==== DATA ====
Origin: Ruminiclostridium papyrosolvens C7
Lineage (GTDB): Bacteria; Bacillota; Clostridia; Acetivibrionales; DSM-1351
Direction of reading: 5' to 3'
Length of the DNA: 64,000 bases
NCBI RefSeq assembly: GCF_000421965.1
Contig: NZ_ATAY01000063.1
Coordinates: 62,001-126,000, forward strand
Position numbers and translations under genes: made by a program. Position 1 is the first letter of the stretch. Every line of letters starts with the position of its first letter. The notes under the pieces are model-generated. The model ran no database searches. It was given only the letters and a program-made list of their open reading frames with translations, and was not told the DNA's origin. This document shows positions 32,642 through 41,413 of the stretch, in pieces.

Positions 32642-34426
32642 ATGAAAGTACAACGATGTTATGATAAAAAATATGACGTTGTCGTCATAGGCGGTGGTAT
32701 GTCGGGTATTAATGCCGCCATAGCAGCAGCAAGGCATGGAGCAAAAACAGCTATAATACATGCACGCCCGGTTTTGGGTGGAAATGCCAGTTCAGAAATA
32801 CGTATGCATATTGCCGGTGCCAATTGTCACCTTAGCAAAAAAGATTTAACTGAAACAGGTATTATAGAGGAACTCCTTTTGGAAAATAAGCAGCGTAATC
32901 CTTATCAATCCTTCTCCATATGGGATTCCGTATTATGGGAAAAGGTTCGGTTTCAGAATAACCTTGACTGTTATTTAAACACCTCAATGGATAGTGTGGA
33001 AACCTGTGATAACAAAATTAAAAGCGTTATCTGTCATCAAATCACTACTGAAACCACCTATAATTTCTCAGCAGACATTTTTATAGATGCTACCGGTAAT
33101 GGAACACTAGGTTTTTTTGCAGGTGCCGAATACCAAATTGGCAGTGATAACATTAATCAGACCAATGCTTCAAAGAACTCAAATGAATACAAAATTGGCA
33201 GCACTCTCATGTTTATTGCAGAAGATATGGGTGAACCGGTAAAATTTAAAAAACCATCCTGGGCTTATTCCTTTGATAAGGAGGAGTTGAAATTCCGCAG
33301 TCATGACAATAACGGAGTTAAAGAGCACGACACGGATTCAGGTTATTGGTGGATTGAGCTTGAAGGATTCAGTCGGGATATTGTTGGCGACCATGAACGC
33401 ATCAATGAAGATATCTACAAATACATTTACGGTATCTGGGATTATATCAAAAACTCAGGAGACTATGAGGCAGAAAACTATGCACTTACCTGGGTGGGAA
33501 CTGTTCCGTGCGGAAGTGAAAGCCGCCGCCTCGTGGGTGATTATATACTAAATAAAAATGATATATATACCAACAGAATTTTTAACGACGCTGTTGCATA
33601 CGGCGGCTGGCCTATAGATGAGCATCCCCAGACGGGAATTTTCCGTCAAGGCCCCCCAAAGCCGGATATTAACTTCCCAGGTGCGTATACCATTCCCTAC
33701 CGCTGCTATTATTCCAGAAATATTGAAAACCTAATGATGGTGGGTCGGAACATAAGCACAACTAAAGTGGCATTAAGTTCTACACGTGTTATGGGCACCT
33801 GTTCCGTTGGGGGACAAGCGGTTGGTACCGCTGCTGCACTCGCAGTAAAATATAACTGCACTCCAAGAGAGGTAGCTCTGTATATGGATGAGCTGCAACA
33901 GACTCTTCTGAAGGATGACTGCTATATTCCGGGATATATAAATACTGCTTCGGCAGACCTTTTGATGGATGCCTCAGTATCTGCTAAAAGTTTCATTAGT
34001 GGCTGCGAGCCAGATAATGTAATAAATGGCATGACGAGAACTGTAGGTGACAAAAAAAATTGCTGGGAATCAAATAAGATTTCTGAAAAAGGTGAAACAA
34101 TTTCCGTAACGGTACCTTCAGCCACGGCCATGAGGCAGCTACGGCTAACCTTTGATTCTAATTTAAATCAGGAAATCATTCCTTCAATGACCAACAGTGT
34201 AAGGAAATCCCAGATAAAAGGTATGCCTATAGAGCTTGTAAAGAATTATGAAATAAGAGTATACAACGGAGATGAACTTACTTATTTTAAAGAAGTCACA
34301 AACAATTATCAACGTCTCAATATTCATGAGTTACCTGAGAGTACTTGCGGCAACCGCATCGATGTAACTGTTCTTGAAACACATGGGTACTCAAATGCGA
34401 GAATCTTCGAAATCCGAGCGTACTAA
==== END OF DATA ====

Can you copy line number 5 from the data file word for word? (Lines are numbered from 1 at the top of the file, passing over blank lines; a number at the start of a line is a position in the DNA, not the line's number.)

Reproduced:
NCBI RefSeq assembly: GCF_000421965.1